It comes after relations between Paris and London reached a historic low after 27 people drowned off the UK coast while attempting to cross the English Channel on Wednesday.
Both countries have been at loggerheads over how to stem the number of people arriving on British shores in small boats. Relations had already soured over post-Brexit fishing rights and the implementation of the Northern Ireland protocol.
Interior ministers from France, the Netherlands, Belgium and the European Commission met in Calais on Sunday to discuss small boat crossings - without UK officials or Home Secretary Priti Patel present.
"Britain left Europe, but not the world. We need to work seriously on these questions... without being held hostage by domestic British politics," Mr Darmanin told reporters after the meeting.
He added that France had been handling the issue of illegal migration to Britain for 25 years and it was now time London woke up to the situation.
“If migrants are coming to Calais, Dunkirk or northern France, it’s because they are attracted by England, especially the labour market which means you can work in England without any identification,” he said.
"Britain must take its responsibility and limit its economic attractiveness.”
But he added: “This meeting was not anti-English. It was pro-European.
"We want to work with our British friends and allies."
Boris Johnson sparked fury in Paris earlier this week after publishing a letter on Twitter setting out five steps the two countries could take to deter migrants from making the perilous journey.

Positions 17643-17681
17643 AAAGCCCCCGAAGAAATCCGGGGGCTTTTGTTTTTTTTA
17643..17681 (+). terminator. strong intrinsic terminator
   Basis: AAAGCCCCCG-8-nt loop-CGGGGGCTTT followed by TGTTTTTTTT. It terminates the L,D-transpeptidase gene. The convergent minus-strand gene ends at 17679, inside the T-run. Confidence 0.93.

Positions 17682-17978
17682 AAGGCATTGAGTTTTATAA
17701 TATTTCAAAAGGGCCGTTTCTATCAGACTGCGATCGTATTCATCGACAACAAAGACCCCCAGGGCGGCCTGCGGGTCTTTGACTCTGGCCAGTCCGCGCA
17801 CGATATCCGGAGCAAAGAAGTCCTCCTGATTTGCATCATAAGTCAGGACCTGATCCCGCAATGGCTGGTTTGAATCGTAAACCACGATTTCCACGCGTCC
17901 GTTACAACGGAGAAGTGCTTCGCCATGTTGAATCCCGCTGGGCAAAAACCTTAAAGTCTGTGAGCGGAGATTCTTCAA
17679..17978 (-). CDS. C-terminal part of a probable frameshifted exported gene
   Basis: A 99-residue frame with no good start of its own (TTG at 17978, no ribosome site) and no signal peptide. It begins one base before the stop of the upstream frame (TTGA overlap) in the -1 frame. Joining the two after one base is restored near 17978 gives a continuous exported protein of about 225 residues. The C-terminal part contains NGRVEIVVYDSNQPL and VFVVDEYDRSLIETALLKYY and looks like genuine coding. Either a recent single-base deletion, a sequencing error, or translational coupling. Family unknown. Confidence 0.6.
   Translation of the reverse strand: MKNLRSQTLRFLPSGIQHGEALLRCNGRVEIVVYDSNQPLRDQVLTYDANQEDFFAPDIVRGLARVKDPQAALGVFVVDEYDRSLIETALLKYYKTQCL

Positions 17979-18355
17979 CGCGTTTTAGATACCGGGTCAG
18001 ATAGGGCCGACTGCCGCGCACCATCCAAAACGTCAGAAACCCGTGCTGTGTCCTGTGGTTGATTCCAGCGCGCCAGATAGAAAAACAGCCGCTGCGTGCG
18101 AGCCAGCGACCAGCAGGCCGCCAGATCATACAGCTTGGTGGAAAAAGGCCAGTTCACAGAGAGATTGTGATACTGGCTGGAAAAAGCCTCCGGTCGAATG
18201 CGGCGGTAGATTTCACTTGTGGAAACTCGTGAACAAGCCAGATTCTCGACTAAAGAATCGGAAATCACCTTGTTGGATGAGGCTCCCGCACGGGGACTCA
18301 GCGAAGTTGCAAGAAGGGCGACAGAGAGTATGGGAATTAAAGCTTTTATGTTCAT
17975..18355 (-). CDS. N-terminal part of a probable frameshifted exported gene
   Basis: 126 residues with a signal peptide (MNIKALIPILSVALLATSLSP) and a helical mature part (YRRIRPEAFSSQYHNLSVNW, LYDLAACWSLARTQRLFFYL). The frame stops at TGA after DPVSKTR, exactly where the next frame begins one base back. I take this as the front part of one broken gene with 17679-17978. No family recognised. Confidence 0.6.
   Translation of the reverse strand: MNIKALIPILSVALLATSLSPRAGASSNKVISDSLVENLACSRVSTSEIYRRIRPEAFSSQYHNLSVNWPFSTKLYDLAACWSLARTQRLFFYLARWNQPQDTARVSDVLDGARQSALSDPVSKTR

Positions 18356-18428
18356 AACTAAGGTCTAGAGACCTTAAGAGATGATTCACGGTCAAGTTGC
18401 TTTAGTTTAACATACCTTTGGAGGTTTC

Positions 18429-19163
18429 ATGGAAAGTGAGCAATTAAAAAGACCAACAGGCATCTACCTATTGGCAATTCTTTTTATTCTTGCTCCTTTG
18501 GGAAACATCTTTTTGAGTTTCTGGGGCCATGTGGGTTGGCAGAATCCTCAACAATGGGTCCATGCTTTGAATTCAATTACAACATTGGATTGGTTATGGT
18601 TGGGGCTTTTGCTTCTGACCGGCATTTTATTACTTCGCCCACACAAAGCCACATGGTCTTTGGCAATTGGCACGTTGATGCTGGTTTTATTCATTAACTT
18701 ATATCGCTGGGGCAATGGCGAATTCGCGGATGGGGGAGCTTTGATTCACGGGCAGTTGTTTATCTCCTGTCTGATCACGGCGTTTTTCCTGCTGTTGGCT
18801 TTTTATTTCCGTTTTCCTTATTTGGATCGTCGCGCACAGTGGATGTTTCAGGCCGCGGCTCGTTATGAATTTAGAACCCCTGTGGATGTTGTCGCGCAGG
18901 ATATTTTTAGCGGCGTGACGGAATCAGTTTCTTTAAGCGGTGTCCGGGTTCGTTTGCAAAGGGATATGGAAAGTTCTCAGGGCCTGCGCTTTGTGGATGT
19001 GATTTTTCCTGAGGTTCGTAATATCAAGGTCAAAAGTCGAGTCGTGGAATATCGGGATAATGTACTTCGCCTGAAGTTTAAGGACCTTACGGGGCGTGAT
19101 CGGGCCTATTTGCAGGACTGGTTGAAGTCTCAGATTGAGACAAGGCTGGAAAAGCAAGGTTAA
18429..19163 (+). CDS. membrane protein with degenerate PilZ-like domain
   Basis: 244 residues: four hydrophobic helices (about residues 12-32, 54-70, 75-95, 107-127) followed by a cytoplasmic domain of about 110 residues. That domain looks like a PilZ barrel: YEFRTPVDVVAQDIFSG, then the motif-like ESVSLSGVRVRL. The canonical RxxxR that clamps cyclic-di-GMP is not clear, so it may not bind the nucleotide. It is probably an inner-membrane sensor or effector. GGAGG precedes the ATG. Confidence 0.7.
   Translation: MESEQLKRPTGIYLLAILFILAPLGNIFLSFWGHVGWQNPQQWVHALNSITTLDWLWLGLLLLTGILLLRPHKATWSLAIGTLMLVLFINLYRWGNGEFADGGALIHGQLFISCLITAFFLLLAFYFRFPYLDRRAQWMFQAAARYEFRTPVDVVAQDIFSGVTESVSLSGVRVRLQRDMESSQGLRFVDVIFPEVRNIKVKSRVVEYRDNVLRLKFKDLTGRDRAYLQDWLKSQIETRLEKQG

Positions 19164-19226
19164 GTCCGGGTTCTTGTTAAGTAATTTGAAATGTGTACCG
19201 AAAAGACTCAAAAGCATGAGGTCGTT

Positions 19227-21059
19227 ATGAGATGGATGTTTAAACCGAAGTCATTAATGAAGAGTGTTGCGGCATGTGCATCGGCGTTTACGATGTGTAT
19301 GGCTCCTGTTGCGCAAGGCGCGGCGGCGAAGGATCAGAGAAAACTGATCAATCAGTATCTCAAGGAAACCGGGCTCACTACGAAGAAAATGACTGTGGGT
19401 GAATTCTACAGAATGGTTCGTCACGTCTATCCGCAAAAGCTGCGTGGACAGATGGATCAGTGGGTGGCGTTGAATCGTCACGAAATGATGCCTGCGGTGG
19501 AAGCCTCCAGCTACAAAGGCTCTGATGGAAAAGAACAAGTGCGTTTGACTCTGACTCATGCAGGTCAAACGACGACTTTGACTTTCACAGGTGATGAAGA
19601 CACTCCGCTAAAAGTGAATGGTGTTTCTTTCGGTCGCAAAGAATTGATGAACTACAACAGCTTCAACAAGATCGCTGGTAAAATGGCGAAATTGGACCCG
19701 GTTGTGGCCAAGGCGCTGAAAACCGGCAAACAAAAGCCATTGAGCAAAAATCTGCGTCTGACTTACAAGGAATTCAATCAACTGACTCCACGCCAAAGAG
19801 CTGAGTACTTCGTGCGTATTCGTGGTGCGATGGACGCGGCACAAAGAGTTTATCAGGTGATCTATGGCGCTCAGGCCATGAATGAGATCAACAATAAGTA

French ministers were particularly incensed by the recommendation that illegal migrants be sent back to France.
Paris responded by cancelling an invitation to home secretary Priti Patel to attend a meeting on Sunday with European counterparts to discuss the crisis.
Health secretary Sajid Javid defended Mr Johnson’s decision to publish the letter during a media round on Sunday morning. However, he stressed while the UK would need France’s cooperation to curb the flow of people crossing the Channel.
Mr Darmanin said that little had been agreed at Sunday’s meeting with his European partners beyond further cooperation between police.
The EU’s border agency Frontex have also agreed to provide a plane from December 1 to monitor France’s northern coastline.
Ms Patel was understood to be pleased with the decision to dispatch the Frontex plane.
EU Home Affairs Commissioner Ylva Johansson told reporters after the meeting in the French port: "We have to prevent lives being lost. We have to prevent chaos coming to our external borders."